Characteristic Ultraviolet/Optical Timescales in Active Galactic Nuclei
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Publisher:American Astronomical Society
Citation:Stefan Collier and Bradley M. Peterson, "Characteristic Ultraviolet/Optical Timescales in Active Galactic Nuclei," The Astrophysical Journal 555, no. 2 (2001), doi:10.1086/321517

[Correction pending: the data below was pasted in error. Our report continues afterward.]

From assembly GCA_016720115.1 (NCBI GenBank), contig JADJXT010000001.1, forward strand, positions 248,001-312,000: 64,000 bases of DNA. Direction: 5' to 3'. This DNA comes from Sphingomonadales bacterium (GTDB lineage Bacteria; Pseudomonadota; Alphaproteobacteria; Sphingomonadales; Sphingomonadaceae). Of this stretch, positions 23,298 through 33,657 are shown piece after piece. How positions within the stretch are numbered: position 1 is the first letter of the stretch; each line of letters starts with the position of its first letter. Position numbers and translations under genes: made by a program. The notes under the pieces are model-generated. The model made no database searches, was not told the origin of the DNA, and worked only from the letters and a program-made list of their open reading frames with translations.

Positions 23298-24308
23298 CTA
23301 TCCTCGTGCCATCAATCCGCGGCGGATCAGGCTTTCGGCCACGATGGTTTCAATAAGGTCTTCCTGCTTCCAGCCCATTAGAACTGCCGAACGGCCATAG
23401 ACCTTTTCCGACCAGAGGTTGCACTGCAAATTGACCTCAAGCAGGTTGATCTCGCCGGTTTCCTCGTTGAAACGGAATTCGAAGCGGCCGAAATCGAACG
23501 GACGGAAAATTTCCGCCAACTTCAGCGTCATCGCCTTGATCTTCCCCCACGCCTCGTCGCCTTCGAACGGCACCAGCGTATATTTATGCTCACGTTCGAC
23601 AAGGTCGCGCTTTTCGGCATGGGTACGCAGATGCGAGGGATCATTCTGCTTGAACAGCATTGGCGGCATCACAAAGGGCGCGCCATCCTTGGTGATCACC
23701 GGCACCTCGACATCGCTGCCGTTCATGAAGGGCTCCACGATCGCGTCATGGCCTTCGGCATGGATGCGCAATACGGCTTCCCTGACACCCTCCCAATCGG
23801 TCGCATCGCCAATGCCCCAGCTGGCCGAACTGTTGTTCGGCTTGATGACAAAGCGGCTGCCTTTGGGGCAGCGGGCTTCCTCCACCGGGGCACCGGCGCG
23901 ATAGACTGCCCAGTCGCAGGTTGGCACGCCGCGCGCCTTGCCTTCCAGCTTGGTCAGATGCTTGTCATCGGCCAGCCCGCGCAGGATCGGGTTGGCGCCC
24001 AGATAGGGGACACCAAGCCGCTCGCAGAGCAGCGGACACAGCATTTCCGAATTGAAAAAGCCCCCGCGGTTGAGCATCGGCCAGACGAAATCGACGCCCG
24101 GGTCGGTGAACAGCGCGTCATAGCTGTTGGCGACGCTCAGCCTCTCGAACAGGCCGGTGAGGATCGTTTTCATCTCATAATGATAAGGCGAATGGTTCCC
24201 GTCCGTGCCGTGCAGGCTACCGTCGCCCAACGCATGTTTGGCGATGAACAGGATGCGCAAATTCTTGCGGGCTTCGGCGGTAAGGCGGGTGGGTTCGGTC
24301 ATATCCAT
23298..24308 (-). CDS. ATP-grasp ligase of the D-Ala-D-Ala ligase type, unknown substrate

The UV/optical light curves of active galactic nuclei (AGNs) may be roughly characterized by aperiodic fractional flux variations of ~10% on timescales of 1 month. The physical mechanism(s) responsible remain ill defined. We present a structure function analysis, i.e., measure the power distribution over a range of timescales τ, of 13 AGNs to constrain the origin of UV/optical emission. On timescales τ ~ 5-60 days, the mean UV and optical power-density spectra (PDS) are equivalent. This may suggest that the underlying energy generating mechanism is identical. The combined UV/optical PDS is P(f)α f^-α with α = 2.13 ^+.22 _-.06. For sources with measured X-ray PDS indices, we find they are indistinguishable from their UV/optical counterparts. This supports scenarios whereby X-rays are generated via Compton upscattering of UV photons, to later radiatively drive optical variations. At the same time, we present evidence for characteristic variability timescales τchar of ~5-100 days in 10 sources. These variability timescales combined with reverberation based masses M suggest a M-τchar relationship; higher mass systems have larger characteristic timescales. The UV τchar may possibly reflect dynamical or accretion disk thermal timescales. We find suggestive evidence for a dichotomy, at τ ~ 30 days and M ~ 107 M, between short- and long-timescale optical variations. These optical variations may be attributable to dynamical and accretion disk thermal or starburst activity timescales, respectively.
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